Republican voters left confused by letter with suggested write-in judicial candidates

Attorney Helene Jnane, who ran for City Council in 2013, had her name appear in a rogue Republican slate. (Photo by Sabina Mollot)

Attorney Helene Jnane, who ran for City Council in 2013, had her name appear in a rogue Republican slate. (Photo by Sabina Mollot)

By Sabina Mollot

This year’s Election Day was a quiet one with only judicial candidates running in Manhattan and many uncontested.

However, in an effort to shake up what was locally a one-party election, a Republican District Leader for the 74th Assembly District sent out letters urging republicans to vote for members of their own party, anyway.

The problem? The letter ended up causing some confusion, with at least a couple of Stuyvesant Town residents who received it believing there were actually Republican candidates running.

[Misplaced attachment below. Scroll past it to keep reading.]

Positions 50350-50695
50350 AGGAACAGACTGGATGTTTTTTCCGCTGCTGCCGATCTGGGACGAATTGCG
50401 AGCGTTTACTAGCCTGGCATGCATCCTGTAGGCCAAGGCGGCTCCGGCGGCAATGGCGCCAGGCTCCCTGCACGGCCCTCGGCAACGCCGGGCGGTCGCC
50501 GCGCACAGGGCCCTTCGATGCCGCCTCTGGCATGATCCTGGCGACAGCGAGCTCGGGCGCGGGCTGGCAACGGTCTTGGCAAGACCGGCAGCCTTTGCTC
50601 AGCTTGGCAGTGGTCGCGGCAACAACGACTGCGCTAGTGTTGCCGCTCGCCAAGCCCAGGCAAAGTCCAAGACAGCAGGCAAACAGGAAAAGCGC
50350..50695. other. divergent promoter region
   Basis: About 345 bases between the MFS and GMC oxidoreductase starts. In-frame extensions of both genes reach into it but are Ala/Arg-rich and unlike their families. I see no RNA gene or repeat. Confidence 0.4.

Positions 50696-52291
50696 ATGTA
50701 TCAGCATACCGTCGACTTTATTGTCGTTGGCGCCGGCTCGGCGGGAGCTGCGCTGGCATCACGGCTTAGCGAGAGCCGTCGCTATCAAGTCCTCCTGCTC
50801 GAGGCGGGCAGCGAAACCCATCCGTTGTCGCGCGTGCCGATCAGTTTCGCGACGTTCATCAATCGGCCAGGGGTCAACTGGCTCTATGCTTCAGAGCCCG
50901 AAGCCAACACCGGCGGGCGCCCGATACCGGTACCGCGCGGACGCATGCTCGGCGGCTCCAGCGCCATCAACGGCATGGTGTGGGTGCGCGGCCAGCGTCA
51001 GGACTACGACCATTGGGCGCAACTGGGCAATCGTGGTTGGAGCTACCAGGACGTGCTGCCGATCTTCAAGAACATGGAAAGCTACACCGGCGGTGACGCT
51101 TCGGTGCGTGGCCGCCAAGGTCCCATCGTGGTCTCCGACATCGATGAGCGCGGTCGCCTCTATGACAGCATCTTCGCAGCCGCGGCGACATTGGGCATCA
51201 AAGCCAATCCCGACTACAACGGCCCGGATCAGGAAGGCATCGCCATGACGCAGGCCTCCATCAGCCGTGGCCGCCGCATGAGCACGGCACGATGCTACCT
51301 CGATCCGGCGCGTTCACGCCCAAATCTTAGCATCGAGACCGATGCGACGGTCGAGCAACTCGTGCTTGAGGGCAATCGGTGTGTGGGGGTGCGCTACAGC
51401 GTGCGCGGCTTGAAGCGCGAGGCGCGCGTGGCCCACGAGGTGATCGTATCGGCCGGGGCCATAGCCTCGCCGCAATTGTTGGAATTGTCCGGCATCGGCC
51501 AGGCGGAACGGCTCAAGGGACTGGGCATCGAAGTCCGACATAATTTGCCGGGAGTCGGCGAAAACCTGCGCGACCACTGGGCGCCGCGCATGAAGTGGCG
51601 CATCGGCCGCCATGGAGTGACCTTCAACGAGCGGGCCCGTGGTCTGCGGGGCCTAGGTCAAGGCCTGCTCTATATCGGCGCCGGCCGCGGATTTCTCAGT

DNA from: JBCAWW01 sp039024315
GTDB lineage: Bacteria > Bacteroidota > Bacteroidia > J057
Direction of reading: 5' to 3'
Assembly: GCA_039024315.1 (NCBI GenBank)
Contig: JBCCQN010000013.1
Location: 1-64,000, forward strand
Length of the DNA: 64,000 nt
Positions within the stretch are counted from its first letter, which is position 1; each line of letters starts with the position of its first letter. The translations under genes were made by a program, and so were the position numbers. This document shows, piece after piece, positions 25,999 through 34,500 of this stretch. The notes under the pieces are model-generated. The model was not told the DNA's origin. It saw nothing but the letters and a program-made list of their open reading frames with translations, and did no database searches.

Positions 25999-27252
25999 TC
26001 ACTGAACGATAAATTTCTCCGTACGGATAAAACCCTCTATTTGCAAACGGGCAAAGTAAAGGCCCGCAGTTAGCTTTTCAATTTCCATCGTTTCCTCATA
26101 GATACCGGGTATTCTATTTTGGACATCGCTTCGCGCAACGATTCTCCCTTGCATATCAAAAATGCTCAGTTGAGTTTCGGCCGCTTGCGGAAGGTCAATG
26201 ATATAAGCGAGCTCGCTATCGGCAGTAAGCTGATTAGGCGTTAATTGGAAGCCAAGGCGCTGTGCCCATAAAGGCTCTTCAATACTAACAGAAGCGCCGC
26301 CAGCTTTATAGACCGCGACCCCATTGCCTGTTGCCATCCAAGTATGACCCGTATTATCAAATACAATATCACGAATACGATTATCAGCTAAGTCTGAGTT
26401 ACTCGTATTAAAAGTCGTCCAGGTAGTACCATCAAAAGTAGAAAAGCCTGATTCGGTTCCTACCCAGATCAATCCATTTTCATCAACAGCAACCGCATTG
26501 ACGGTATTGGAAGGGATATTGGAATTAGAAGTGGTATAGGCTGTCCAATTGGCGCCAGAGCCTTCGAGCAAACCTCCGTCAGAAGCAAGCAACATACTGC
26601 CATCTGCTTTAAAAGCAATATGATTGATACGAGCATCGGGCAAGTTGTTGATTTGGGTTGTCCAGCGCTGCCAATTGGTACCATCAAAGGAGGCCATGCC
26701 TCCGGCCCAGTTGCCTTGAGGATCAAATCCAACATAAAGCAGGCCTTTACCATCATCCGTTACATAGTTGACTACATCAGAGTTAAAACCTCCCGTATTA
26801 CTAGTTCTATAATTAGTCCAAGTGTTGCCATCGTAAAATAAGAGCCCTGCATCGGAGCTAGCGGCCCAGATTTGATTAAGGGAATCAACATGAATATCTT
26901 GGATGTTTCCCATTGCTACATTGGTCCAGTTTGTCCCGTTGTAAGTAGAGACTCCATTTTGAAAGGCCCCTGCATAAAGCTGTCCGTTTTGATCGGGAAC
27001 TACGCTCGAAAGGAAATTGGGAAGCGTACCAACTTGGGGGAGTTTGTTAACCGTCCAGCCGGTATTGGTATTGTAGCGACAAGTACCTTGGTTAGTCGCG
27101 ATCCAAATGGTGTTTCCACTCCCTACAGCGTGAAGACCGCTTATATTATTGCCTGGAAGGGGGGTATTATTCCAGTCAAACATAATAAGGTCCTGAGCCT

One copy of the letter was received by a republican voter who later contacted Town & Village to ask why those candidates could only be chosen by having their names written in on an absentee ballot.

“That seems like fraud to me,” she fumed.

The letter from Robert Fiore, a resident of East 23rd Street, had said the election presented an “interesting opportunity for Republican write-in candidates due to expected low voter turnout for Democrats. Here are our Republican Write-In candidates for the Manhattan judicial races Tuesday, November 3.”

He then listed the candidates for Supreme Court justice as: Helene Jnane, Paul Niehaus, Robert L. Morgan, Robin Weaver and Peter C. Hein. Jnane, who ran a campaign for City Council in 2013 against Dan Garodnick, was also listed as a candidate for Civil Court judge.

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